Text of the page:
These trembling, caffeine-addled thinkers needed a place to unleash the lightning bolts darting around their minds, and they found it in the coffeehouse culture of eighteenth-century London. Here, coffeehouses reached their pre-Starbucks pinnacle. In 1652, London harbored one solitary coffeehouse, but by 1700, the city claimed more than two thousand of them; they grew so popular that patrons often used a favorite coffeehouse as their mailing address. London’s coffeehouses were more than just places for heffed-up citizens to claw at the wallpaper and babble incoherently, however. This was important babble. The vibrant coffeehouse gossip industry ultimately spawned the world’s first modern newspapers — the Tatler and the Spectator, two compendiums of the juiciest hearsay. One coffeehouse birthed the first ballot box, which allowed patrons to air their views anonymously, without fear of the government spies who prowled the premises in search of traitors.
For their frenetic intellectual activity and egalitarian atmosphere, these establishments were called “Penny Universities,” because for the price of a cup of coffee, patrons could hear the latest news, participate in debate, or witness, say, Adam Smith writing his “Wealth of Nations.” If a Londoner was in the mood for science, he could wander over to a place like the Grecian Coffee House, where Isaac Newton, the astronomer Edmond Halley, and the physician Hans Sloane once dissected a dolphin that had wandered into the Thames river. Edification came free with every purchase.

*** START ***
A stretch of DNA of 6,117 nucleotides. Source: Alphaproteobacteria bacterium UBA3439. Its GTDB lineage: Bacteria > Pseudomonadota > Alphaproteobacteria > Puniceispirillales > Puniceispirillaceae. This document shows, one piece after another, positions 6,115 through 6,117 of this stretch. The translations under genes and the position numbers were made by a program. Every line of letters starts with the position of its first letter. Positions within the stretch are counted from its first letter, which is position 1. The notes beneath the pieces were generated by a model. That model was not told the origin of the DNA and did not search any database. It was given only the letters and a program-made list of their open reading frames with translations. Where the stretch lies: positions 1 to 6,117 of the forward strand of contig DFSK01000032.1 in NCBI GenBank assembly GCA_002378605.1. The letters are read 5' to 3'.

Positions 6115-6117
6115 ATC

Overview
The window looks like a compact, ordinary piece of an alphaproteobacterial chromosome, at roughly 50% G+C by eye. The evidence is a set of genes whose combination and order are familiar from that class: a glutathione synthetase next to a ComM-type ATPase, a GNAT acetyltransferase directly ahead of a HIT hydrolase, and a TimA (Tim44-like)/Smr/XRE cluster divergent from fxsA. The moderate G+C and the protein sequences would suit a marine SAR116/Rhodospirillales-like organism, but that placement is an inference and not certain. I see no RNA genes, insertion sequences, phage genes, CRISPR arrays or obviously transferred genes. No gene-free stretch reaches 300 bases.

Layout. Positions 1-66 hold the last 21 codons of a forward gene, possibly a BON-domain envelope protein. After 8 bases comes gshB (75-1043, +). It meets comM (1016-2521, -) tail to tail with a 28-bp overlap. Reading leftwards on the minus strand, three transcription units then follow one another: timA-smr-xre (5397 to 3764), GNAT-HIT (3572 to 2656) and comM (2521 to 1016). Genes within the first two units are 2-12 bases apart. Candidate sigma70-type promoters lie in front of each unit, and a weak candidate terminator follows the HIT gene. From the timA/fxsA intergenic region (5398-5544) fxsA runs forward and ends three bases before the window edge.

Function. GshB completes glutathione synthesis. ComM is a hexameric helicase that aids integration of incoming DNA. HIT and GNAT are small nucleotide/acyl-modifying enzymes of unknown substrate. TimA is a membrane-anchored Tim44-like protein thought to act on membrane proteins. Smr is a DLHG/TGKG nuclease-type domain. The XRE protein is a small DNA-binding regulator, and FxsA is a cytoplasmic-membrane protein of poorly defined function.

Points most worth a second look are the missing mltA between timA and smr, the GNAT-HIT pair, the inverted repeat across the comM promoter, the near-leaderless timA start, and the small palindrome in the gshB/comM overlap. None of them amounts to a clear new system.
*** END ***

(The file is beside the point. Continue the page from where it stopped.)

Historians disagree about why the Brits switched so abruptly to tea, terminating the London coffeehouse phenomenon, but one possible cause is this: the coffee tasted repulsive.* Since the government taxed coffee by the gallon, proprietors had to make it in advance — first roasting the beans in frying pans over a fire, which left them half scorched and half raw — and then reheat the brew later. Thus, the gastronomes of the day dubbed the beverage “syrup of soot” and “essence of old shoes” and called its flavor reminiscent of “Dog or Cats turd.” A few hundred years later, displeased Americans started making the same kinds of complaints.
Also read the following articles on Starbucks:
- Learning from Starbucks: 10 Lessons for Small Businesses
- Learning from Starbucks: 10 Lessons for Small Businesses (Part 2)
- Lessons from the Success of Starbucks
- Competing with Starbucks